The computational system
The figure below shows the basic structure of a typical computational weather forecasting system.
At the heart of the prediction activity is the computer system shown below in the centre of the picture. It does not need to be located in one place, but may also be distributed to more countries, increasing the system's operational reliability.
To start with, observations from various sources are collected and transmitted to the system. In addition to traditional SYNOP ground surface measurements and soundings, also measurements from ships and buoys on sea can be used. Nowadays, also ever-increasing amounts of measurements from weather radars, satellites and aircraft are utilized.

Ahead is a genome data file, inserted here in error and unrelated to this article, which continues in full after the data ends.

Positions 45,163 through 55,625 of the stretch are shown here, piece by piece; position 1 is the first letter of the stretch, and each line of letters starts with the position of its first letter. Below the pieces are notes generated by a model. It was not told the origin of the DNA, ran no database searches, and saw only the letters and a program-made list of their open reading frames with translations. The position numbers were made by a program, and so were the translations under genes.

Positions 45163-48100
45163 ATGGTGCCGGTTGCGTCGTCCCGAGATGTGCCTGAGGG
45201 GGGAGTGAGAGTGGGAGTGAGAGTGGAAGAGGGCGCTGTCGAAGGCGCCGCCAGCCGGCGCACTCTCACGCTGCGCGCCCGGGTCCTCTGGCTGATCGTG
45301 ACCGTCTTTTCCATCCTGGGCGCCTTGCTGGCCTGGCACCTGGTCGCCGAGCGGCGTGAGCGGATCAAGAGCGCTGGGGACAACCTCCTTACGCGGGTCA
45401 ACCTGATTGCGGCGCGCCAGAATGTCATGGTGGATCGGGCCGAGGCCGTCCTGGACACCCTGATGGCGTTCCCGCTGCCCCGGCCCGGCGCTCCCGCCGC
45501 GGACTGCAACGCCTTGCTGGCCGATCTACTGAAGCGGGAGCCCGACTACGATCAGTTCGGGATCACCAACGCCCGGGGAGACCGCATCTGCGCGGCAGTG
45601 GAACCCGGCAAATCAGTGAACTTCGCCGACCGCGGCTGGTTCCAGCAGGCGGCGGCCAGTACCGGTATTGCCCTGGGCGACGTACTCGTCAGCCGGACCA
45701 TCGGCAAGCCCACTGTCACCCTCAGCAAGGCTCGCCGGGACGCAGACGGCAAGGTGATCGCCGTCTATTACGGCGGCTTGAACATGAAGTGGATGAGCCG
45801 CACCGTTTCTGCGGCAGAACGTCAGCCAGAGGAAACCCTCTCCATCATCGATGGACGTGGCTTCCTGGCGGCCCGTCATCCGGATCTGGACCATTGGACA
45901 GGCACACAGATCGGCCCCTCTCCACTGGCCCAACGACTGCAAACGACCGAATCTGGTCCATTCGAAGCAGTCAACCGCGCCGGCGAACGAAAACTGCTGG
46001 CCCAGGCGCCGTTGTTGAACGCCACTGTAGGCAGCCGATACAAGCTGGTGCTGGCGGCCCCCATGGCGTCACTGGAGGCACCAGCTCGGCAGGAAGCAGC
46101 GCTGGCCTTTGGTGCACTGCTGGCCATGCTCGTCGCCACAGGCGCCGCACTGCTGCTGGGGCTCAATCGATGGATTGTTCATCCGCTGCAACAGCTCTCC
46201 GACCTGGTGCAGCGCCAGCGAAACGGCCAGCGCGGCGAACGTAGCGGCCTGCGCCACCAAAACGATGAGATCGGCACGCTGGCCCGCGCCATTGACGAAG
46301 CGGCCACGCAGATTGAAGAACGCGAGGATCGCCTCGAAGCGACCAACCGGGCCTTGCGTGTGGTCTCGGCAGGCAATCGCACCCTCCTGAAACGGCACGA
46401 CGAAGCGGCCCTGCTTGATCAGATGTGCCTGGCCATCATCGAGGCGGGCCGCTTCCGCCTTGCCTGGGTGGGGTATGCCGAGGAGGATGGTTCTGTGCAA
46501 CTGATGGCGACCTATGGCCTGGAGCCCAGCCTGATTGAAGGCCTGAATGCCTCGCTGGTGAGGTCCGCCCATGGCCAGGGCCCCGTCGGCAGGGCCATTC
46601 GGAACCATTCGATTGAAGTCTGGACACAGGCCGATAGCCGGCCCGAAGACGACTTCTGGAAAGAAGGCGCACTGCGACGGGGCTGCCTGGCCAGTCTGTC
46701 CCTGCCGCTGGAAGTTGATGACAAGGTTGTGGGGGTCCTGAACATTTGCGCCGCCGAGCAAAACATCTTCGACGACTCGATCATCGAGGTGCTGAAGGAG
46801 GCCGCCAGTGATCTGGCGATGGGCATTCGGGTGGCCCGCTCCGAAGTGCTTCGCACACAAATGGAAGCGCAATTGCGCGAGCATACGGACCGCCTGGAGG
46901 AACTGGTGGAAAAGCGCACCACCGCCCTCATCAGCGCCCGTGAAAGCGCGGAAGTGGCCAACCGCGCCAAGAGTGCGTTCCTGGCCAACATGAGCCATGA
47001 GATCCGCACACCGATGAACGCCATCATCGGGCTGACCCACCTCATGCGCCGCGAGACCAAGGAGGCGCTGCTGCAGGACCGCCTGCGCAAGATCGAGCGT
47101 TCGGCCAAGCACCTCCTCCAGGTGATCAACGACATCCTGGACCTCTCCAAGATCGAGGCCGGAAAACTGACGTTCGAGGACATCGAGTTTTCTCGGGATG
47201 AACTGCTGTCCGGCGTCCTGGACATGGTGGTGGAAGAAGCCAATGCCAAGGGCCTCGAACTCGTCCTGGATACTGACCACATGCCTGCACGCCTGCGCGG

The atmospheric evolution at the boundaries of the limited area model is obtained from a global NWP model. For this purpose, the IFS model run by the European Centre for Medium Range Forecasts (ECMWF) is often used.
Forecast results are first stored into a real time database, from where they are further directly distributed to various applications and for viewing in the internet. Forecasts are also provided to meteorologists for further processing and for basis of forecasts to be issued. In addition, the results also stored in long-term databases to be used e.g. in model development.